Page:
Bearing in mind that:
Since May 2015, the European Union has adopted 21 packages of measures aimed at addressing the unprecedented migration and asylum flows faced by the EU Member States for the last three years.
While the Mediterranean Sea is by no means a new site of migratory flows, it has nonetheless been particularly prominent during the current migration and humanitarian crisis and has played a critical role in framing the EU's migration policy. According to Frontex, the number of migrant arrivals (by boat) rose from 221,590 in 2014 to 1,039,332 in 2015, remaining relatively high at 363,660 in 2016.
During the same time period, the numbers of deaths at sea increased, rising from 3,279 in 2014 to 5,098 in 2016. While Italy (through the central Mediterranean route) and Greece (through the Aegean route) are the frontier countries for the reception of the newly arrived migrants, all EU Member States are now facing the impact of migratory flows.
The European Agenda on Migration presented in May 2015 includes key measures which aim at an improved management of migration flows, saving lives and securing external borders, as well as reducing the incentives for irregular migration by taking concrete actions against smugglers and traffickers and enhancing cooperation with third countries to ensure the effective return of irregular migrants.
Concerning border management, the reinforcement of Frontex and the establishment of the European Border and Coast Guard Agency in October 2016, as well as all ongoing initiatives aimed at improving the interoperability of IT systems is a significant step towards a more effective and secure management of the external borders of the EU.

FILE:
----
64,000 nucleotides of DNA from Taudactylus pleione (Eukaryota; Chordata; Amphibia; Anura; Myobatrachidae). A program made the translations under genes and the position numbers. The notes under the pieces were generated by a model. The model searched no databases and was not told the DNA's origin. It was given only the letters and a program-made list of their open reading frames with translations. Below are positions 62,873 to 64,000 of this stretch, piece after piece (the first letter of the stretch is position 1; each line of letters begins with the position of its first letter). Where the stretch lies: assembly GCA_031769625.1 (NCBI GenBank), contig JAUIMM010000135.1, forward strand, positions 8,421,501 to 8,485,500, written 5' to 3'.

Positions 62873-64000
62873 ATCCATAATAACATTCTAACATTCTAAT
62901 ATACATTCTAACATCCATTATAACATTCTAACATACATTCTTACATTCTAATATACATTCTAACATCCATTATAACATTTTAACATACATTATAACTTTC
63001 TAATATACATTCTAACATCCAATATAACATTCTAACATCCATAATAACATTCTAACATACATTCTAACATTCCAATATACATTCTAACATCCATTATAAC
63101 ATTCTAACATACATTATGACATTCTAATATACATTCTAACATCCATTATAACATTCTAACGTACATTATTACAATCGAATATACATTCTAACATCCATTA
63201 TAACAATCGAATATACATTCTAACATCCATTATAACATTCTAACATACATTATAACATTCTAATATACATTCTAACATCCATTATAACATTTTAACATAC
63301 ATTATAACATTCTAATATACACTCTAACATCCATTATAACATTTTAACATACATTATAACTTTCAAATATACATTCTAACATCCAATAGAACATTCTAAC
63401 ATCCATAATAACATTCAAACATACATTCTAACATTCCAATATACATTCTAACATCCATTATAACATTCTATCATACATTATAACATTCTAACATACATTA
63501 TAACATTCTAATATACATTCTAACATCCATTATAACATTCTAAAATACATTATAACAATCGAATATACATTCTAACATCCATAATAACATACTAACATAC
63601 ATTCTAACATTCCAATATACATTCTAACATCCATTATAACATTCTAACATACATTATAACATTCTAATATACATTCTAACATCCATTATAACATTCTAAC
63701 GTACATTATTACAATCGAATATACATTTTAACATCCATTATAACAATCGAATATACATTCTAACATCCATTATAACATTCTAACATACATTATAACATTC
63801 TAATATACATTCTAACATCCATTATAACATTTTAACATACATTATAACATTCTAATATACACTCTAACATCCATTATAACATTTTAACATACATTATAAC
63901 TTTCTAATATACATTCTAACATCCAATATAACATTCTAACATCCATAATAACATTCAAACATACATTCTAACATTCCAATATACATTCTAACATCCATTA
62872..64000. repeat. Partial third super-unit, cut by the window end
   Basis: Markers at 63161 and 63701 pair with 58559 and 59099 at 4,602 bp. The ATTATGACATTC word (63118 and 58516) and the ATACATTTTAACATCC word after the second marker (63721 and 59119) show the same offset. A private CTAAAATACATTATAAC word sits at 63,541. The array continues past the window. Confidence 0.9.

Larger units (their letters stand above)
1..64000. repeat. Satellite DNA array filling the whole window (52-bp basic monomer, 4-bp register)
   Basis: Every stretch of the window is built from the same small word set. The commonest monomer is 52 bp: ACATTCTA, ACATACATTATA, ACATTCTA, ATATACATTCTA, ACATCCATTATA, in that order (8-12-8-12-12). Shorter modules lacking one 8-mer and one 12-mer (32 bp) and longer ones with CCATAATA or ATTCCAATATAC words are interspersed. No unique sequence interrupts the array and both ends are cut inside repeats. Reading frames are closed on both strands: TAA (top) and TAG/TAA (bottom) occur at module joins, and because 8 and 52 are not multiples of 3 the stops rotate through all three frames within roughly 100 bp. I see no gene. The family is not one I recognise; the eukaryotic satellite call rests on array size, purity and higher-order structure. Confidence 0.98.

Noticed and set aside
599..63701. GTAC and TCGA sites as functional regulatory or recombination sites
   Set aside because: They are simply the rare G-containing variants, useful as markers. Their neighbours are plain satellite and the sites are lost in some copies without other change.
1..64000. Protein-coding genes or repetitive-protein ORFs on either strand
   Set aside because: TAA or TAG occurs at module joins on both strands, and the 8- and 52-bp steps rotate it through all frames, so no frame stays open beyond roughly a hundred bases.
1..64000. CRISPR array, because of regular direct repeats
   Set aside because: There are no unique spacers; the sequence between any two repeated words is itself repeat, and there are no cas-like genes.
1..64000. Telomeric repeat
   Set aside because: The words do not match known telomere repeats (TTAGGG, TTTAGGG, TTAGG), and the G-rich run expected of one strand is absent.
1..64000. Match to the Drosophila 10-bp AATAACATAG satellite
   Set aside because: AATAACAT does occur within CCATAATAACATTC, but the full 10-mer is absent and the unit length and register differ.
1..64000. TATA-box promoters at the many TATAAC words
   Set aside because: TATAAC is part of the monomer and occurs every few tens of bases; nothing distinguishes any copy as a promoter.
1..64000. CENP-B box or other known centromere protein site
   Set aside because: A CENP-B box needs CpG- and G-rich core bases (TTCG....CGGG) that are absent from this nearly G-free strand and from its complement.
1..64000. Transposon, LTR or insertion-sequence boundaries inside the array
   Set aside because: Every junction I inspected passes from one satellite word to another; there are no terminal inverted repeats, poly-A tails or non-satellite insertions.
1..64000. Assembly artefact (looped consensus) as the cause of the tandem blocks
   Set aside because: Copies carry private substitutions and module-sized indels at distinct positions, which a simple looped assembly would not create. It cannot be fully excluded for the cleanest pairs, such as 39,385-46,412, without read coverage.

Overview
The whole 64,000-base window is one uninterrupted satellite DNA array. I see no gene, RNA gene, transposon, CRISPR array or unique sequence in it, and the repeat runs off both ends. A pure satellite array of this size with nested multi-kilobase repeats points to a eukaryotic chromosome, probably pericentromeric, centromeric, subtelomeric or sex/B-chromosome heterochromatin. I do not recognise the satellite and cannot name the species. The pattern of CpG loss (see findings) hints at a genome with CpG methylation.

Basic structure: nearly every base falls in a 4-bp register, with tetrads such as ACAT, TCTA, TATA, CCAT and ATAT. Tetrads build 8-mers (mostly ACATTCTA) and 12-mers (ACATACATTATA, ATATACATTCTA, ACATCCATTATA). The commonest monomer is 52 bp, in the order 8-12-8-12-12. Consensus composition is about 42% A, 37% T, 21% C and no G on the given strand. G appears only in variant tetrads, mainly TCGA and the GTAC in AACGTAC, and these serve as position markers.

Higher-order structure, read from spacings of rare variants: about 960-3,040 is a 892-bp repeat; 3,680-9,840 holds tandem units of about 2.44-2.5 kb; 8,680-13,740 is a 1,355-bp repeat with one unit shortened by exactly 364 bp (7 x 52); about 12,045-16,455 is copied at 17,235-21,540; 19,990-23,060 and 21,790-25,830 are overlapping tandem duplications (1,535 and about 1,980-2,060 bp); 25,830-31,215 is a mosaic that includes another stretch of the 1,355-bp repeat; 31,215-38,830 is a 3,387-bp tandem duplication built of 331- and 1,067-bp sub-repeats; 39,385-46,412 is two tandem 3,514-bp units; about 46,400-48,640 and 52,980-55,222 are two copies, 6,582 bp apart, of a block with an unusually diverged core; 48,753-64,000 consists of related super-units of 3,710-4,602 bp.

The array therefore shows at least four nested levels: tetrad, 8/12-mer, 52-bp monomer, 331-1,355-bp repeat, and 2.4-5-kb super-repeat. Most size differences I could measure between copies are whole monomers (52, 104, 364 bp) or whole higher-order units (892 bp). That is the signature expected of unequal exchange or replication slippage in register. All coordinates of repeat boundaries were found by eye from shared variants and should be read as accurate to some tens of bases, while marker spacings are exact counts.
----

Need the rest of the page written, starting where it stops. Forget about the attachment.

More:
Although irregular crossings in the central Mediterranean are not a recent phenomenon, the ship wreckage off the coast of Lampedusa on 16 October 2013 (which cost the lives of 366 Africans) drastically changed the way that countries handled these types of situations. It marked a change in the dynamics at a European level and, in the aftermath of this tragedy, the Italian government launched a first major “Search and Rescue operation in Central Mediterranean zones", a military-supported humanitarian and border surveillance operation called "Mare Nostrum". As a concrete follow-up and first coordinated "EU anti-smuggling” action, the EU Foreign Ministers launched in June 2015 the "EU NavFor MED Operation”, known as EUNAVFOR MED operation Sophia. During 2016, missions and operations have continued as a response to the growing frequency of arrivals in Italy due to Libya's political landscape and the sizeable reduction in the number of sea arrivals in Greece since the entry into force of the EU-Turkey Memorandum of Understanding in March 2016 and the closing of the Western Balkan route.
The geographical origins of most arrivals (among others from Nigeria, Guinea, Ivory Coast, Gambia, Senegal, Mali and Sudan) clearly reveals that a majority of irregular migrants rescued in the Central Mediterranean are most likely not refugees in the sense of the Geneva Convention (only one in three asked for asylum in Italy).